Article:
Previously on Throne of Glass, Bravely Brave Celaena kills Cain’s evil creature, and Nehemia uses Wyrdmarks to heal Celaena’s battle-wound.
Note: all direct quotes are either in bold or block-quotes. If something’s in quotation marks but not bold, it’s paraphrased snark.
Celaena awakens, hale and hearty, with but a few tiny scars on her hand to show that she’s just survived the most terrifying and dangerous encounter of her brutal assassinly life. Thank goodness for that; we wouldn’t want our beautiful heroine in any way inconvenienced or uglified!
Nehemia’s lounging in a chair nearby, wearing her best You Better Tell Me What The Fuck Is Going On face.
Having decided Nehemia’s probably not going to kill her, Celaena opens up with the truth: “Behold: I am Celaena Sardothien, Badass Assassin.”
Nehemia’s appropriately shocked, and also hurt that her BFF kept such a major secret from her. Celaena’s all, “I would’ve told you, but the evil king said I had to keep my mouth shut,” to which Nehemia replies, “THE KING KNOWS YOU’RE HERE?” Hallelujah, someone else is as amazed as I am by the king’s stupidity.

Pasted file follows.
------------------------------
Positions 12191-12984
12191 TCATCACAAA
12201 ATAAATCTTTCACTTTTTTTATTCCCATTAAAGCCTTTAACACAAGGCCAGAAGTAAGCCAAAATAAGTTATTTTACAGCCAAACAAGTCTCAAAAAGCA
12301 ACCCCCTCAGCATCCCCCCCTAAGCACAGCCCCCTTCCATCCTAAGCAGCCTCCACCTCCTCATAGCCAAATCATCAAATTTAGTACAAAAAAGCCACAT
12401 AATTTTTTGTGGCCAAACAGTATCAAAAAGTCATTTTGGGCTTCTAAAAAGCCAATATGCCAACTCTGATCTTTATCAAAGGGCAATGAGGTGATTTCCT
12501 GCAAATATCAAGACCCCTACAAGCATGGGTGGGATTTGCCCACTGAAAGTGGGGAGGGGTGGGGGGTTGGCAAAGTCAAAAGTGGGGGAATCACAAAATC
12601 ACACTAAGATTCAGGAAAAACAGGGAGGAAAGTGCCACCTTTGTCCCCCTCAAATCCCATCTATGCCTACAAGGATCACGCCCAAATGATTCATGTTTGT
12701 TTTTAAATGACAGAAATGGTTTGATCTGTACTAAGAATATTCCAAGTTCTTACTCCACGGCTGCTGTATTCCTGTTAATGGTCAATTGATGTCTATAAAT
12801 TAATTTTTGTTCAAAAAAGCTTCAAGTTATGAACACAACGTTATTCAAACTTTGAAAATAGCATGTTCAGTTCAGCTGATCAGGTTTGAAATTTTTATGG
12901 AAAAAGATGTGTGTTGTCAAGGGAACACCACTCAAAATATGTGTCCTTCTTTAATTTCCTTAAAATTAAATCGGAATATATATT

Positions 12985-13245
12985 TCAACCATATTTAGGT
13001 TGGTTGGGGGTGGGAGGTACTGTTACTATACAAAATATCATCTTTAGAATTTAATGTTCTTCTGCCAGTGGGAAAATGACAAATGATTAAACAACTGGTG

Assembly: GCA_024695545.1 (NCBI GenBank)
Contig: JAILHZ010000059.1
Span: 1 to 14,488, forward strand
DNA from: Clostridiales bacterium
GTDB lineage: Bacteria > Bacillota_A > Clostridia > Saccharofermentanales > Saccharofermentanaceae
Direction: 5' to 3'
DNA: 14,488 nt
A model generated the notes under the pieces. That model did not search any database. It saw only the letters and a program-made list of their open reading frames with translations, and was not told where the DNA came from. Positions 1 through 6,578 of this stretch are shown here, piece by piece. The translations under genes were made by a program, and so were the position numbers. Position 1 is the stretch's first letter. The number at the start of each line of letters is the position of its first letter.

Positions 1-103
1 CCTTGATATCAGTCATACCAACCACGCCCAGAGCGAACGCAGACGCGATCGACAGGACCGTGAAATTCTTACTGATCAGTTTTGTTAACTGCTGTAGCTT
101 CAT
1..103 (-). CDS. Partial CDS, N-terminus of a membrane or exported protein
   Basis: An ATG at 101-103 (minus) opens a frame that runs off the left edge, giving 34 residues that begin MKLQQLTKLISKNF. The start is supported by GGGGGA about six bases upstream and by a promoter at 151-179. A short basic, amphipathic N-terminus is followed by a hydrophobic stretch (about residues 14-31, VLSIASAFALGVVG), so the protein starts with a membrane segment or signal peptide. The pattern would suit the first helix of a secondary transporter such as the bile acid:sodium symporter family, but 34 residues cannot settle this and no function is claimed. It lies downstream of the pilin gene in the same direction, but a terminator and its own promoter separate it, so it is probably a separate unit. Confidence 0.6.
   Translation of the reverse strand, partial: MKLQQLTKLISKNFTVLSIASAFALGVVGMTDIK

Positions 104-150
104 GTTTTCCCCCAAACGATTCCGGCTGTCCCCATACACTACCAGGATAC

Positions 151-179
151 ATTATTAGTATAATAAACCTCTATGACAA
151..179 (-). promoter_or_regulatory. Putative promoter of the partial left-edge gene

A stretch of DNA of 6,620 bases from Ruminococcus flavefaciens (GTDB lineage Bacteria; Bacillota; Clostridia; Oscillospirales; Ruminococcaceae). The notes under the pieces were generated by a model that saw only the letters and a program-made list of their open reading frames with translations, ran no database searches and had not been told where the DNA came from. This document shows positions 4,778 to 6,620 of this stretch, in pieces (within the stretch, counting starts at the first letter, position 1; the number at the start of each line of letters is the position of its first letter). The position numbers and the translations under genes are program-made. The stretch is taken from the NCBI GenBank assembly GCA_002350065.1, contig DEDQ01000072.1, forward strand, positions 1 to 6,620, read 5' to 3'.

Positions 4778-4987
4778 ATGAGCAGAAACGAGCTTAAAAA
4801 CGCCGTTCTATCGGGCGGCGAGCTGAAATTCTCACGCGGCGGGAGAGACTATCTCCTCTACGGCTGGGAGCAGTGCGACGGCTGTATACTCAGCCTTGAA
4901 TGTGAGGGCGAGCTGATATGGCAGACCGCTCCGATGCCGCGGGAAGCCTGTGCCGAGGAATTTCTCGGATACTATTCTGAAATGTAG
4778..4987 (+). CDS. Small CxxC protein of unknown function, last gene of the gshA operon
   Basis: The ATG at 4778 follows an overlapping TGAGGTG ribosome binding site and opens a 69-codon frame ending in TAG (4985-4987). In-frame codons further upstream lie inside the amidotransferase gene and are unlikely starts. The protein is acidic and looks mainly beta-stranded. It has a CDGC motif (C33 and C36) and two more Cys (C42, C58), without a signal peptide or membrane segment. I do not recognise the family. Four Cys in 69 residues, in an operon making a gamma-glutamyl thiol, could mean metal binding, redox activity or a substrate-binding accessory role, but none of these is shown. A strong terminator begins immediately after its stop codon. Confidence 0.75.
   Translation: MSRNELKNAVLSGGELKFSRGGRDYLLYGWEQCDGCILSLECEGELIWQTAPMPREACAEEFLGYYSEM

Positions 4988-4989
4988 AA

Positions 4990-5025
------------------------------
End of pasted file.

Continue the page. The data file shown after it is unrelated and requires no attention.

“I’m here for his amusement.” Celaena sat up straighter in bed. “I’m here because he’s hosting a competition to be the King’s Champion. And after I win—if I win, I’m to work for the king for four years as his lackey and assassin. And then I’ll be freed, and my name cleared.”
- No, you’re here for Dorian’s amusement, remember? Dorian straight-up told you he’d selected you only because it’d piss his dad off.
- Clear your name of what, exactly? Being an assassin? But you are an assassin, and your name cannot be “cleared” of that—especially not by continuing to be an assassin. I think the phrase you’re looking for is “pardoned for my past attacks on Adarlan.”
- Speaking of: what exactly did you do that requires pardoning? You had to have killed someone, but who did you kill? How many people? How did you terrify the Adarlan royal family so deeply? I’m still waiting for the details.